‘Proving Extremely Resilient’: The Regional Market Rises

Published on: 15/06/2022

In Victoria, Shaun Venables, partner in commercial agency Burgess Rawson, agrees the regions are going remarkably well. In one of their major auctions recently, offices in Nathalia, in northern Victoria, were bought for $1.583 million on a 6.32 per cent yield, with a $100,000 rental.

“We’re selling quite a lot of office space in regional areas,” says Venables. “The majority have strong leases from the state, federal or local governments, or they might be the local arm of a national firm.

“We’ve always done quite a lot of work in Shepparton and Warrnambool, Sale and Bairnsdale, and a lot of major centres like Geelong, Bendigo and Ballarat. Beyond those, commercial property in South Australia has the advantage of attracting no stamp duty and there’s a big demand there for office space, as well as in Western Australia.”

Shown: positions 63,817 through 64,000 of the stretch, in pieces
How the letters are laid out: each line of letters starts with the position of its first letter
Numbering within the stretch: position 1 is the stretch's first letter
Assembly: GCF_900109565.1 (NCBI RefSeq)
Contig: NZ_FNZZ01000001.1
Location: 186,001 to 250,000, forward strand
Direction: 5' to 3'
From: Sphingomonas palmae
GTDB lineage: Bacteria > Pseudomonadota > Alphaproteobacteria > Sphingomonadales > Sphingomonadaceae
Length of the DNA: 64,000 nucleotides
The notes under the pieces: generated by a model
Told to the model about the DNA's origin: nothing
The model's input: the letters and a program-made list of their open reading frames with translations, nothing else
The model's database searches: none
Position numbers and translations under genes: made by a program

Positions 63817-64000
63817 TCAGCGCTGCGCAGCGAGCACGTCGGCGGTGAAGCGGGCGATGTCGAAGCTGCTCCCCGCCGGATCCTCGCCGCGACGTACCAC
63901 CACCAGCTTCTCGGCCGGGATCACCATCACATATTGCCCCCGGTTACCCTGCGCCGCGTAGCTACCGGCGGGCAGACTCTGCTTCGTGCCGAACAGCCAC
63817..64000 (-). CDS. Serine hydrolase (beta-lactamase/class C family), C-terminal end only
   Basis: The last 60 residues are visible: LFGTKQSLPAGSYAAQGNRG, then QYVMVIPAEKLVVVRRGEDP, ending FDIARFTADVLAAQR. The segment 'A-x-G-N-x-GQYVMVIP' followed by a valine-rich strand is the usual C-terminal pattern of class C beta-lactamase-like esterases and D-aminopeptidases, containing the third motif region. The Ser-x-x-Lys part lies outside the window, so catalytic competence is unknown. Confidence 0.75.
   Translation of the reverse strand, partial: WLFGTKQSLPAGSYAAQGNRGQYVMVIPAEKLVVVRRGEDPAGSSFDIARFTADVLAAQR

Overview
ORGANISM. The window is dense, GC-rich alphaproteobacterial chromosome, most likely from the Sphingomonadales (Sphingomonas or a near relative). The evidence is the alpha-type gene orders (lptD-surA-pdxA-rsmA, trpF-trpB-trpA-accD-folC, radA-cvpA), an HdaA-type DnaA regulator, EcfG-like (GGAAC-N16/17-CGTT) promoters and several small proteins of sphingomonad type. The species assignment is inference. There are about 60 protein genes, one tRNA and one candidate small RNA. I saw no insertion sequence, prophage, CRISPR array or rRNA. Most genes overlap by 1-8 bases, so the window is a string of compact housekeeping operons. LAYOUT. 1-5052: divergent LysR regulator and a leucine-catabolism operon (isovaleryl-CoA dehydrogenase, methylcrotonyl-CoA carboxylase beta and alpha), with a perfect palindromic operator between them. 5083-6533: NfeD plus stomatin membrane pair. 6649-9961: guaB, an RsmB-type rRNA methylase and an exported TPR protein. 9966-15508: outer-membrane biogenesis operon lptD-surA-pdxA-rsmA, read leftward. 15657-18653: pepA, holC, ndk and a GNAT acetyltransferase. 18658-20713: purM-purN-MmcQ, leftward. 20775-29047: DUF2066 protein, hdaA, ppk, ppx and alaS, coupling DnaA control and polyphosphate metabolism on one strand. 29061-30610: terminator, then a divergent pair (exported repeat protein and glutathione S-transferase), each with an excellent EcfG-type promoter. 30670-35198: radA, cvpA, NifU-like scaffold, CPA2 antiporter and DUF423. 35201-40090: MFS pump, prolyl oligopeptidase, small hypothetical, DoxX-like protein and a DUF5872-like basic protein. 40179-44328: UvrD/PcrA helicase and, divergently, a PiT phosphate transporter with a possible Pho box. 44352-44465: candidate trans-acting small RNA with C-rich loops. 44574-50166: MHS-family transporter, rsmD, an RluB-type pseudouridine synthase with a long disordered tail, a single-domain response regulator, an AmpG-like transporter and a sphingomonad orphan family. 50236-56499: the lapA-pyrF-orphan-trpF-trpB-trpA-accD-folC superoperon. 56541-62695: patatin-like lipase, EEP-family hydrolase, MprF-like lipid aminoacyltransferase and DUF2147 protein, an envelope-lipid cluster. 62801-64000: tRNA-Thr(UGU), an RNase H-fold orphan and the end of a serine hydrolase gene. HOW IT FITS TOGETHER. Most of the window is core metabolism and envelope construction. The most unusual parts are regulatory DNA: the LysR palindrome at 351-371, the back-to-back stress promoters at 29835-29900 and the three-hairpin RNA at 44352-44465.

The regional office market is performing particularly strongly in NSW, too, says Burgess Rawson partner Yosh Mendis. “It’s going exceptionally well. A lot of the regional offices are underpinned by secure tenants, like medical or government tenants or government-supported tenants.”

Commercial property specialist Scott O’Neill of Rethink Investing, and co-author of the guide Rethink Property Investing, says the regional office market proved much stronger during COVID, and after it, than most capital city markets.

“The regional market was much more stable and wasn’t affected by the kind of lockdowns that hit Sydney and Melbourne,” he says. “In the regions, it tends to be more boutique offices for accountants, lawyers and mortgage brokers and vacancy rates didn’t rise at all.”

Sue Williams, Commercial Real Estate


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